Mitt Romney recently described the President’s plan to pass the American Jobs Act and extend the payroll tax cut — a measure that would save working families an average of $1,500 a year — as “temporary little band-aids.”
But after his earlier remarks were widely criticized, he said the exact opposite at last week’s GOP presidential debate in Michigan.
While the media frenzy surrounding the debate focused on a gaffe from one of our other opponents, the most amazing moment from my perspective was Mitt reversing course on an issue that anyone running for president should have a clear position on: Extend a tax cut worth $1,500 a year to working families. Or ask the middle-class to pay more so millionaires and billionaires don’t have to.
In Mitt’s world, maybe $1,500 isn’t a lot of money. But it’s worth an awful lot to millions of families’ budgets. And if he’s unable to take a stand on something so critical to the middle class, how can we know how he’d react when confronting a crisis from the White House?
This kind of behavior is part of a disturbing pattern where Romney says one thing and then the exact opposite, sometimes within the span of a few paragraphs, and hopes no one calls him on it. So we’re putting together a list of people who will be the cops on the beat whenever Mitt wants to have it both ways, and help make sure all Americans know exactly how he operates.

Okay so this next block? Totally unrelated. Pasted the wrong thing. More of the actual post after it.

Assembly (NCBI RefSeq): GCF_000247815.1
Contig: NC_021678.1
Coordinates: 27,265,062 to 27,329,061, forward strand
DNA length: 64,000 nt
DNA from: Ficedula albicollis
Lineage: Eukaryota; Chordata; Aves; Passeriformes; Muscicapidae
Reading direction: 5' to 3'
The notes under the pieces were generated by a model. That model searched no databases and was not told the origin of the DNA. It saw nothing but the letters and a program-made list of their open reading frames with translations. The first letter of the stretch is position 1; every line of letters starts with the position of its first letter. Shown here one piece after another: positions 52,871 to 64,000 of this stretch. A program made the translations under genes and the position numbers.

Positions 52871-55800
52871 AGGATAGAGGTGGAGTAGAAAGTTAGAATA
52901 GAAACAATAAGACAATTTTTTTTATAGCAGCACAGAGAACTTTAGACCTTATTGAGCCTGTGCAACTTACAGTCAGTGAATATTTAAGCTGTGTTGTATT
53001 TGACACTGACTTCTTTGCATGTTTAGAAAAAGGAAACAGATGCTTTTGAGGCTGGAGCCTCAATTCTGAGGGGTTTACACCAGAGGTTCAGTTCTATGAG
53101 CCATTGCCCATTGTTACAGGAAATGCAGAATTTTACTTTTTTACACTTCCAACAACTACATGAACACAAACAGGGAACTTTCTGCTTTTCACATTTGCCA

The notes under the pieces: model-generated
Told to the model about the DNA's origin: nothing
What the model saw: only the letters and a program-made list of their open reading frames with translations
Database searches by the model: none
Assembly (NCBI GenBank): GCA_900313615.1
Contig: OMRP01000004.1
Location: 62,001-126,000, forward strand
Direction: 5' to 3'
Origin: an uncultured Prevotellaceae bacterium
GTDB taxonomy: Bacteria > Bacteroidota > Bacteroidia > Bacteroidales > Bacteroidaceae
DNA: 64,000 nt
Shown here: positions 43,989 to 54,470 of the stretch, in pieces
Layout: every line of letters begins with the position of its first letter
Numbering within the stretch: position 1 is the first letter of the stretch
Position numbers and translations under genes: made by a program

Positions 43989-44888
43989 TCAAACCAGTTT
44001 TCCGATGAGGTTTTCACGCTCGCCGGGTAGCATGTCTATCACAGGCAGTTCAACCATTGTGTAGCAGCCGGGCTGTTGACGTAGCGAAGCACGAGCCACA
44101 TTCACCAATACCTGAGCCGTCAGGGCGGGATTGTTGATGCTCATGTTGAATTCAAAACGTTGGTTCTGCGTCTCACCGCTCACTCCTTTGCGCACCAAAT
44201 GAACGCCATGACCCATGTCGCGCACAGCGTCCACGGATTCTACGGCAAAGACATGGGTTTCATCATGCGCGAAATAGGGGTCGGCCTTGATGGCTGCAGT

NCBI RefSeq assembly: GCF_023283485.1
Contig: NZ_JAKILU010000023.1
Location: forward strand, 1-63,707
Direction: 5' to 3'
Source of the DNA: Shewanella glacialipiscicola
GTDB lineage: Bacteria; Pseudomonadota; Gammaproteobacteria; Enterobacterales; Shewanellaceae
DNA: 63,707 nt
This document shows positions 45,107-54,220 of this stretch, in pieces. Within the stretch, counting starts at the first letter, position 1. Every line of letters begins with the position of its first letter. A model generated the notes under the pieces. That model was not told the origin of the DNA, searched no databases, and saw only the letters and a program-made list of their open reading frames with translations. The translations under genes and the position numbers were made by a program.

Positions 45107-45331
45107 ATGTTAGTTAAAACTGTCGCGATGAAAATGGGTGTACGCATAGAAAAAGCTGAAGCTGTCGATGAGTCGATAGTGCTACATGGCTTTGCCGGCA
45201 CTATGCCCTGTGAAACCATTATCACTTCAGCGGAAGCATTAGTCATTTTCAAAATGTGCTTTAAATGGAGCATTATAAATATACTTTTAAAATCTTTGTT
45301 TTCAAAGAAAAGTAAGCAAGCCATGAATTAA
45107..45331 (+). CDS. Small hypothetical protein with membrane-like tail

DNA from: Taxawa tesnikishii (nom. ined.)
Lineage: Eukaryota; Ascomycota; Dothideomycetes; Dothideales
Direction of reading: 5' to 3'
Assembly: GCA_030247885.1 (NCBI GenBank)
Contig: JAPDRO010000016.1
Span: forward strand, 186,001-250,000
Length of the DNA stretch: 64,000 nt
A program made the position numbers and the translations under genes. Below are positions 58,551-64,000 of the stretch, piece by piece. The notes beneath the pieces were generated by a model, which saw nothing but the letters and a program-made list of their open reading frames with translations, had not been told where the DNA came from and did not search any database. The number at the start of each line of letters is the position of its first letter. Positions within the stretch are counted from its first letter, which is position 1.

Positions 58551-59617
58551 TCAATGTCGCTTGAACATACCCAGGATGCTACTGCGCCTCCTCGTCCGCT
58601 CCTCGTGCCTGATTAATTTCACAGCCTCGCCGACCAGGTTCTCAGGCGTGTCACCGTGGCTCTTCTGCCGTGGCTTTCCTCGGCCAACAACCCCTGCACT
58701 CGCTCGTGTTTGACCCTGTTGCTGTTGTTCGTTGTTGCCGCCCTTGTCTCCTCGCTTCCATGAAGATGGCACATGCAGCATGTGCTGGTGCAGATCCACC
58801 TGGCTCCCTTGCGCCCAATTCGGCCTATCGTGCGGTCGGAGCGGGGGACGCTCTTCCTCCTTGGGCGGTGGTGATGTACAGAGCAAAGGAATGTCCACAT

On Wednesday night, one of the moderators asked Mitt about his little problem. His response:
“I think people understand I’m a man of steadiness and constancy.”
Saying it doesn’t make it so.
On reproductive rights, climate change, immigration, taxes, foreign policy, gay rights, gun control, and labor issues, Romney has reversed his positions — often dramatically — leaving his supporters and opponents alike feeling some combination of angry, confused, and betrayed.
If he keeps up this pace, it’s going to take all of us to keep track of Mitt’s flip-flopping.
Watch the video — and sign up to be on the team that holds him accountable from now until however long he stays in this race. It seems he’s at least committed to that.
Democratic National Committee